Look, you know, there was some discussion this morning about whether we have flexible enough laws to deal with technological change. The truth is I think the answer is yes and no. We have some laws that are very good. They’re sectoral, specific laws dealing with health information when it’s in the hands of doctors, insurance companies, hospitals and whatnot. We have financial laws protecting financial information when it’s in the hands of banks and other financial institutions, and credit reporting information, things like that. But what we’re seeing now is those laws are great—as long as the data is in the silos that were envisioned in the 1990s and early 2000s. Those silos don’t exist anymore, or better said, data does not respect those silos. Data is flowing everywhere. So you can have sensitive health information appearing on WebMD or appearing through Google search or elsewhere, or perhaps an Apple watch, as you would have in a doctor’s office. So the trick is to figure out how we can still have these sectoral specific laws, which are deeply protective, and I think represent a consensus that we’ve achieved—certainly that Congress has reached—and I think that’s because we as a society have reached, that certain types of information needs to be protected. Health information, financial information, information about kids, credit reporting. We need to figure out now how we can extend those rules to the way data’s actually flowing. And that means that when health information exists outside of a doctor’s office and hospital or whatever, how are we going to protect it? And does it deserve some special type of protection and special information being given to consumers about its collection and use. And you could use that example in credit reporting or financial information too.
So what we do is we look at the sectoral specific laws, but then we also apply our Federal Trade Commission Act, which is much more flexible. It basically says unfair and deceptive acts and practices in commerce will not be allowed. So it’s a very flexible tool. It was originally designed that way. It’s 80 years old, so it’s a very old law. And it’s been quite robust, and it’s given us the ability to bring cases when consumers are really being harmed. So we’re trying to define some of the outer boundaries in which companies can act and where they will be crossing the lines, and once they’re within in this space of what is not impermissible—as opposed to what is permissible, and this is a big difference, but as long as they’re not in the area of what is impermissible, there’s a lot that they can do to innovate.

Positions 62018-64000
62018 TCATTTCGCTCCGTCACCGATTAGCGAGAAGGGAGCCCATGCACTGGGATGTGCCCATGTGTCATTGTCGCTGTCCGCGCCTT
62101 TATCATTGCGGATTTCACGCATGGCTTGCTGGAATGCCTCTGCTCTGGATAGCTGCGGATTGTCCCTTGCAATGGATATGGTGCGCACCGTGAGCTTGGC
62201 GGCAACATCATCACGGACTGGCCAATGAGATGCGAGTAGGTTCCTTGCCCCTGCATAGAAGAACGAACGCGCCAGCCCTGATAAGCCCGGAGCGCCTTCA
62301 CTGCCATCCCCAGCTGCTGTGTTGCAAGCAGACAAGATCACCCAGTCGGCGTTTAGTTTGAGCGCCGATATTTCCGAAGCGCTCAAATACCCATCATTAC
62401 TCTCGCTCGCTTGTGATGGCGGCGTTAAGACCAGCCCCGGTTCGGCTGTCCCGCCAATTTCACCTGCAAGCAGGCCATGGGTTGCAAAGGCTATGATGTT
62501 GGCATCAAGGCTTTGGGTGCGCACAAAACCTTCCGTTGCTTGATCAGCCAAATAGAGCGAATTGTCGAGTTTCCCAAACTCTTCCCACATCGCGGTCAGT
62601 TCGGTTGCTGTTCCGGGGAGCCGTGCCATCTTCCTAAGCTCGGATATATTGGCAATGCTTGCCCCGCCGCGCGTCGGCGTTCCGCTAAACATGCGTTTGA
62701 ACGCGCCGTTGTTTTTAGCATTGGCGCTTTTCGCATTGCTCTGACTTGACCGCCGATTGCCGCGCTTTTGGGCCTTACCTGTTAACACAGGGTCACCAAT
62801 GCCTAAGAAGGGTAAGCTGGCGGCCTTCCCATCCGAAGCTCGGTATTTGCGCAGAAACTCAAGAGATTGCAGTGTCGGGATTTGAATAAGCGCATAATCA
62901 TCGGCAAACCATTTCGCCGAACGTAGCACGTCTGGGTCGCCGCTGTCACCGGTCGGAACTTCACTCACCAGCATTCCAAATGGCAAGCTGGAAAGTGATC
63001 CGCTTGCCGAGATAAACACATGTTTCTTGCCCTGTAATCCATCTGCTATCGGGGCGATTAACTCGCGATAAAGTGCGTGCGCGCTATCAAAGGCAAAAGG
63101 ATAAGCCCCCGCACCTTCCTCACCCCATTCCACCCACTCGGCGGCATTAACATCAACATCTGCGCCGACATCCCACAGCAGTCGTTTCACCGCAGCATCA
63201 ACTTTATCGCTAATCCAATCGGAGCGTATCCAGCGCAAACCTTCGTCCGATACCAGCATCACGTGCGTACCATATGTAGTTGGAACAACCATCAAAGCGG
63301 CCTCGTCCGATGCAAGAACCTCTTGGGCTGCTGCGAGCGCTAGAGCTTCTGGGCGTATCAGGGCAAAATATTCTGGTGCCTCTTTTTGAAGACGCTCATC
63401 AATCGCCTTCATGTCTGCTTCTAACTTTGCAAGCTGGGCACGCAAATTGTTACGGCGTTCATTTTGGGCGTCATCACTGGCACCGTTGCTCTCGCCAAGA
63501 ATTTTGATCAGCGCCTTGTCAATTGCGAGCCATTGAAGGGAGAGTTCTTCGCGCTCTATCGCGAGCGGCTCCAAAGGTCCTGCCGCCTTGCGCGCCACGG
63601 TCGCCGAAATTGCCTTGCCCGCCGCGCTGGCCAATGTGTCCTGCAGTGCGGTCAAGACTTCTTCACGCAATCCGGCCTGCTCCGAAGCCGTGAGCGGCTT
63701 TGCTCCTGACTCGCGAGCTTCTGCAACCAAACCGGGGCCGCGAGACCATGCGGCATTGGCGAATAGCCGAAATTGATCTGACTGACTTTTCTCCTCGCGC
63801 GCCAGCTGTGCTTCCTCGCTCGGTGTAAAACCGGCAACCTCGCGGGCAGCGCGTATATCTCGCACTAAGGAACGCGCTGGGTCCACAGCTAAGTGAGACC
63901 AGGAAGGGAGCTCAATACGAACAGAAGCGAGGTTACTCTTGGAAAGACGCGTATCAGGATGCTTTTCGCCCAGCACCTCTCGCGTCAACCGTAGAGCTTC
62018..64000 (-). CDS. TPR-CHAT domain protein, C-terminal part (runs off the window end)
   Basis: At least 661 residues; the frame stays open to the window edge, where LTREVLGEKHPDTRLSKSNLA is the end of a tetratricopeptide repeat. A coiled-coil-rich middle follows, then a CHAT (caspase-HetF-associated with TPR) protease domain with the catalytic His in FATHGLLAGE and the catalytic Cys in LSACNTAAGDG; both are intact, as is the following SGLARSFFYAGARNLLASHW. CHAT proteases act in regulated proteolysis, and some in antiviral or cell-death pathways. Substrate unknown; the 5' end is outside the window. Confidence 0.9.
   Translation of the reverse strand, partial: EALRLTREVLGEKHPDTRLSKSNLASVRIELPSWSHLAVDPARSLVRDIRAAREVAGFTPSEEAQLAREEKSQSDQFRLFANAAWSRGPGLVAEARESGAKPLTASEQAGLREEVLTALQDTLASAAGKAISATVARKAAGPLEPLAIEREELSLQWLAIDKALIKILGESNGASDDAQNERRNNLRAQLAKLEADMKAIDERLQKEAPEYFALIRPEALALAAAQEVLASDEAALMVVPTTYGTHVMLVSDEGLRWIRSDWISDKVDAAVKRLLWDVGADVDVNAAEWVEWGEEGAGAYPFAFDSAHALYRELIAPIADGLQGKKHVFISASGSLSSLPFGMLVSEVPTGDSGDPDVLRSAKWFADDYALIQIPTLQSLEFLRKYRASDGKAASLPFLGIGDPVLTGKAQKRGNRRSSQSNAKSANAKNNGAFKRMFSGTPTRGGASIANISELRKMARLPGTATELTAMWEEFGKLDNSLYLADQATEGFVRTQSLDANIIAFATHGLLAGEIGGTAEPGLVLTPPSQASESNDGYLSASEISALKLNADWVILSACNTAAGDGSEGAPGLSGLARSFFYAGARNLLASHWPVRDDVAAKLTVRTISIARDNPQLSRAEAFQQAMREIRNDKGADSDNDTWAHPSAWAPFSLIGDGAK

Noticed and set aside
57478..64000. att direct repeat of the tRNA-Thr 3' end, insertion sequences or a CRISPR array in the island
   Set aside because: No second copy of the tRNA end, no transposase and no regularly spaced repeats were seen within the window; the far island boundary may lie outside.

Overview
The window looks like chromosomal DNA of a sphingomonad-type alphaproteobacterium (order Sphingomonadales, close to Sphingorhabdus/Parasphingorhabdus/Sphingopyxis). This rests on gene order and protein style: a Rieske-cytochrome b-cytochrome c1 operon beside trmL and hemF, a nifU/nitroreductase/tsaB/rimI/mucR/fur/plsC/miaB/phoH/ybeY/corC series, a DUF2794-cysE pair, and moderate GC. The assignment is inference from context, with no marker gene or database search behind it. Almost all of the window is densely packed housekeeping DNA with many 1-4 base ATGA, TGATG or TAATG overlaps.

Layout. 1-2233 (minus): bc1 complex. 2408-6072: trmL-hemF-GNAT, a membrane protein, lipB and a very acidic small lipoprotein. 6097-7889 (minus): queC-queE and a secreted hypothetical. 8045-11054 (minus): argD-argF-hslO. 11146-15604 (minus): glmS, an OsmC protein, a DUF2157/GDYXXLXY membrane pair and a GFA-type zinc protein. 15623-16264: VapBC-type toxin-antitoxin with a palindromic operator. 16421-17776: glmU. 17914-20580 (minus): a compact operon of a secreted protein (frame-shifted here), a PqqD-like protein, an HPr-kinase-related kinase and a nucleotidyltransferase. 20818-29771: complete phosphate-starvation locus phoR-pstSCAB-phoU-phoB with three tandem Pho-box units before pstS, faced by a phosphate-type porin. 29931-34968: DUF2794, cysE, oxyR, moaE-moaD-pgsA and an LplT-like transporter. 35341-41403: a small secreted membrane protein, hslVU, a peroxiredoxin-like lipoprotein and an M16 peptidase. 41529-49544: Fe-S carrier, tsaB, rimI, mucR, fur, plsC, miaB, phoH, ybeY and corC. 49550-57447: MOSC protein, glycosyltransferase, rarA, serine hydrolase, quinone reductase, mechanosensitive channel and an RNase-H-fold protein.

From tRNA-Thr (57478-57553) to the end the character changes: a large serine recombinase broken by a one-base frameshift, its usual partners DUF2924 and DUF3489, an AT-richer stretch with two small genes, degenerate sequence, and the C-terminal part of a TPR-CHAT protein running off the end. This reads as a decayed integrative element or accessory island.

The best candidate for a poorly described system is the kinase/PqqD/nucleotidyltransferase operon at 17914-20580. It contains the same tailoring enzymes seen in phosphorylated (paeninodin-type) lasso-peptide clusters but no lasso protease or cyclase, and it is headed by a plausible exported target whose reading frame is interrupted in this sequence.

Callaway: Horacio, I think we certainly can all agree that one of the main goals is to protect consumers. But in some cases, as you’ve noted and seen in Europe, regulation can be a double edged sword. How do we rectify that with advances in technology and by private corporations and public corporations?
Gutierrez: You know, and I think Julie was alluding to that point too—I mean, everybody recognized that we are witnessing —I would say—a magical time in terms of technology development. The kinds of things that are possible now because of technology, because of the Internet, and also because of what we can do with data today is really fantastic and obviously that level of innovation is something that should be supported. So you always have to try to strike that balance between ensuring that new technologies are subject to the rule of law, that there is some reasonable level of protection of consumer rights, of deterrence of deceptive types of practices, and at the same time not to overdo it. You know, I jokingly have said that there are two things that can kill the Internet. One is over-regulation and the other one is under-regulation. Because at the end of the day you also need products that people are going to perceive are trustworthy. You know, in a sense, I think we’ve come to realize at Microsoft ourselves that when it comes to our customer’s data, our business model is becoming more like a bank’s business model, because at the end of the day our reputation for how we deal with that data is really what’s going to allow us to continue to be successful in the future and use their data in a responsible way, in transparent way, but also in a way that can deliver all this magnificent set of benefits and features that we want to offer.